Northrop Grumman joins ABMS Digital Infrastructure Consortium

On September 19, Falls Church, VA-based Northrop Grumman Corporation announced that it was selected by the U.S. Department of the Air Force to be a member of its Advanced Battle Management System (ABMS) Digital Infrastructure Consortium.

Northrop Grumman is one of the five industry partners named to the consortium to design, develop, and deploy advanced data-centric capabilities for the Air Force and Space Force. The company will apply technical expertise in systems engineering, data management, secure processing and connectivity to shape how data is harnessed by the Air Force in coordination with the Joint Force to make faster decisions in the multi-domain battlespace.

The Advanced Battle Management System Digital Infrastructure Consortium will strengthen Joint warfighting to support the Department of Defense’s JADC2 concept. The industry team will support the Government in building the technical and business roadmaps to deploy digital infrastructure to the warfighter on accelerated timelines.

“As the Department of the Air Force continues to move ABMS forward, Northrop Grumman’s expertise in advanced networking, sensors, software, platform integration, autonomy and manned-unmanned teaming across all domains will continue to support the emerging JADC2 needs of the DOD,” said Tim Frei, sector vice president, research and advanced design, Northrop Grumman. “Our work with the DOD coupled with our own internal research and development efforts gives us access to the critical pathfinder capabilities that will connect the Joint Force.”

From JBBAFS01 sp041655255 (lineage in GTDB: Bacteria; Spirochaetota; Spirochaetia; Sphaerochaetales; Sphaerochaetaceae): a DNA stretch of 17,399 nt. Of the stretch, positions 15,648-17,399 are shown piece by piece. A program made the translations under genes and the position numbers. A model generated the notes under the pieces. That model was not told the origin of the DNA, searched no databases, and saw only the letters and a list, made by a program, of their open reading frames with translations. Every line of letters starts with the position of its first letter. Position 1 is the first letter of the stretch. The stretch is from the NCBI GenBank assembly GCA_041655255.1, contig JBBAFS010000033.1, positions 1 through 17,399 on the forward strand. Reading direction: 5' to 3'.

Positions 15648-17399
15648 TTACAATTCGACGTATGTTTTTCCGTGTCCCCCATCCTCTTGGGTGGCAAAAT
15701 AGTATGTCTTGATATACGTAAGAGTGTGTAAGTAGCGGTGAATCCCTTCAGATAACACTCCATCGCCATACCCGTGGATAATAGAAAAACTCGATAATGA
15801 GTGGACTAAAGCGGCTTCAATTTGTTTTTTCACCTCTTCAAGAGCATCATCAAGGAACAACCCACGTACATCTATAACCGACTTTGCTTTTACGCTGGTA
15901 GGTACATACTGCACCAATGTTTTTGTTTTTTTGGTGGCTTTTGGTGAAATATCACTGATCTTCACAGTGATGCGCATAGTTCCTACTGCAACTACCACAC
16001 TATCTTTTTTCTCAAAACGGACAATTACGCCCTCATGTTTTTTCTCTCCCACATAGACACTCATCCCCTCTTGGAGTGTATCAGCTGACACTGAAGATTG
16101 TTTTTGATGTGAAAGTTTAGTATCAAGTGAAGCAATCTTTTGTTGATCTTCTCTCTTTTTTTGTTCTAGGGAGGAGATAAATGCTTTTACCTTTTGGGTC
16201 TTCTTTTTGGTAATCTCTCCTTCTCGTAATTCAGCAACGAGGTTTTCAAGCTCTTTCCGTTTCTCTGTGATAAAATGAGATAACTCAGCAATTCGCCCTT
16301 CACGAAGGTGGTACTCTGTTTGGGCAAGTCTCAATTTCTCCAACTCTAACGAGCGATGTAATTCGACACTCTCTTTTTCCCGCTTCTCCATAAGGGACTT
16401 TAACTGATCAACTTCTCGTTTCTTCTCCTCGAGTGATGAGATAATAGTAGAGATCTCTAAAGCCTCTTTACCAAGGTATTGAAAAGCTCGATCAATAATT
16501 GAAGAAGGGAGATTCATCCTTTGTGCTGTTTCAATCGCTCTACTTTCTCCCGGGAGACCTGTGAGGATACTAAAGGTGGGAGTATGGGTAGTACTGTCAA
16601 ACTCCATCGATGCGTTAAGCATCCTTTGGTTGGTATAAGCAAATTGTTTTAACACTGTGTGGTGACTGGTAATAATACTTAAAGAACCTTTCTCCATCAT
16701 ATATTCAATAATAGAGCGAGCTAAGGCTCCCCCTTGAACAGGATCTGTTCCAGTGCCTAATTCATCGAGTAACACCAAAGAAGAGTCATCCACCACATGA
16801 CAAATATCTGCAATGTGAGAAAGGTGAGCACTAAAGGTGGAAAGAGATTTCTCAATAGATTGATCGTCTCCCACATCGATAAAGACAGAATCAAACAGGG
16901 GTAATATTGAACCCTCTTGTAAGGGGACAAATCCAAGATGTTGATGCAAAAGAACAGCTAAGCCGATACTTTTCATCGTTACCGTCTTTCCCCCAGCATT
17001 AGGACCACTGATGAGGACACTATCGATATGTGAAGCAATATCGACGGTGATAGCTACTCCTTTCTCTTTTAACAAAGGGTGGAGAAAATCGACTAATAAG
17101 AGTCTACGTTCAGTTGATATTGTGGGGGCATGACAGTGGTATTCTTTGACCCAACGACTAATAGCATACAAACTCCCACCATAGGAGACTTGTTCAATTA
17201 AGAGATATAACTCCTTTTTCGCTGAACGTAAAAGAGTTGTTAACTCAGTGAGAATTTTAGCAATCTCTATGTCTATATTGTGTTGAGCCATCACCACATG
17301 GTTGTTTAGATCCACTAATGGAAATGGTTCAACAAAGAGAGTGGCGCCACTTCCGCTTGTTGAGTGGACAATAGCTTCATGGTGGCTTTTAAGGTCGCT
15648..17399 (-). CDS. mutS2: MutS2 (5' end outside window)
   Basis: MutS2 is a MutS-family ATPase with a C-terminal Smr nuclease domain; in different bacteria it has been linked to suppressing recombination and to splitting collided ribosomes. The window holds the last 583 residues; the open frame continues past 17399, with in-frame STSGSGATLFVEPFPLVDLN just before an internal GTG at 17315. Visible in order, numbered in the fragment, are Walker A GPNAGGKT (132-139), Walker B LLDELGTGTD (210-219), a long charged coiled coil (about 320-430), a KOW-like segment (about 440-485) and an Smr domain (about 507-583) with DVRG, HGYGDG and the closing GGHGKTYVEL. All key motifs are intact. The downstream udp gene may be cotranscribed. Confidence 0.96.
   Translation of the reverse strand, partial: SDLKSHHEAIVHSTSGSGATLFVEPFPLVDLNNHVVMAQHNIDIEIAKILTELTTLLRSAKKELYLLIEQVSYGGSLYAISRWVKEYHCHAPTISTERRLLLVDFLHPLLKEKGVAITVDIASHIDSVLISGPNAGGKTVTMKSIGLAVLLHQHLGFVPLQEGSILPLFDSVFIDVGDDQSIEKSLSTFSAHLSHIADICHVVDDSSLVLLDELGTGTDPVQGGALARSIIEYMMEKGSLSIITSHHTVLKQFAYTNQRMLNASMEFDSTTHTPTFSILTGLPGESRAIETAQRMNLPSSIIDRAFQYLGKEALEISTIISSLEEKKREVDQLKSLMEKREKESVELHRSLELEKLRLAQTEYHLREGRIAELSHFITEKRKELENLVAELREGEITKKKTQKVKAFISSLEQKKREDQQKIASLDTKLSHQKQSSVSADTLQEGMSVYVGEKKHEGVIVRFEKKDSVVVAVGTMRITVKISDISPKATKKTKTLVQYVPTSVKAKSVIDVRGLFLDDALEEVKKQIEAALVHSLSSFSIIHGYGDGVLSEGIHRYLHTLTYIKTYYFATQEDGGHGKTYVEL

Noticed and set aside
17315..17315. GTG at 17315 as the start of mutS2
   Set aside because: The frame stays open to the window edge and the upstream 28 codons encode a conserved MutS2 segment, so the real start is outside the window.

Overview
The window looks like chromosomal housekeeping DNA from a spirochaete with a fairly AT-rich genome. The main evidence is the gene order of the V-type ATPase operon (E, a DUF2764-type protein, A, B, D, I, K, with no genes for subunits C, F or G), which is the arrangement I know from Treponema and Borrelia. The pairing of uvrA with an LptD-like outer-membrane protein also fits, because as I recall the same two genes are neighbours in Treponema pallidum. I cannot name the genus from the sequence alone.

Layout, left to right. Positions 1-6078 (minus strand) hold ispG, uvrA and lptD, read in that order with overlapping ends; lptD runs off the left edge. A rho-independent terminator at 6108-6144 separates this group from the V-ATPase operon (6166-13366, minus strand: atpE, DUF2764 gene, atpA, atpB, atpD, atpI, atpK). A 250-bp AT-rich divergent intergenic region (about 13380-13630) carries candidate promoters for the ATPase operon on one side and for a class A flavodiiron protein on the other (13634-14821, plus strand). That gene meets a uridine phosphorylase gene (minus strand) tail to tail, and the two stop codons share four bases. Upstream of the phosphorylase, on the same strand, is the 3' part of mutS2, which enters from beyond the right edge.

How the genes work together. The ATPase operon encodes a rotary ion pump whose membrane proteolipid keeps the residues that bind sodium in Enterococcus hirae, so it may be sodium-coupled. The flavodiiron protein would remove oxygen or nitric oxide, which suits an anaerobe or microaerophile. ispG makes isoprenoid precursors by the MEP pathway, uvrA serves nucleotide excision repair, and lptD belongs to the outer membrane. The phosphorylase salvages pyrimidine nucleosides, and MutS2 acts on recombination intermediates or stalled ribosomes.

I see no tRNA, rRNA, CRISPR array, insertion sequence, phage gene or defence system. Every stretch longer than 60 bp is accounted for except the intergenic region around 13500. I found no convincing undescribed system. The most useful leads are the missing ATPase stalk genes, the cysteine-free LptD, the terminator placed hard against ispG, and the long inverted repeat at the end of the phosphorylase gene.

The ABMS Digital Infrastructure Consortium has four focus areas:

  • Secure Processing: Provide the common platform hardware and software for processing and storage through multi-level security.
  • Connectivity: Provide resilient, secure, and well-managed support for communication of battle management data.
  • Data Management: Provide tools for warfighters and developers of battle management applications to access key data more easily across security boundaries and in degraded environments.
  • Open Architecture: Use open standards and commercial best practices enabling tech refresh, flexibility, and resilience to losses and interruptions.


Source: Northrop Grumman

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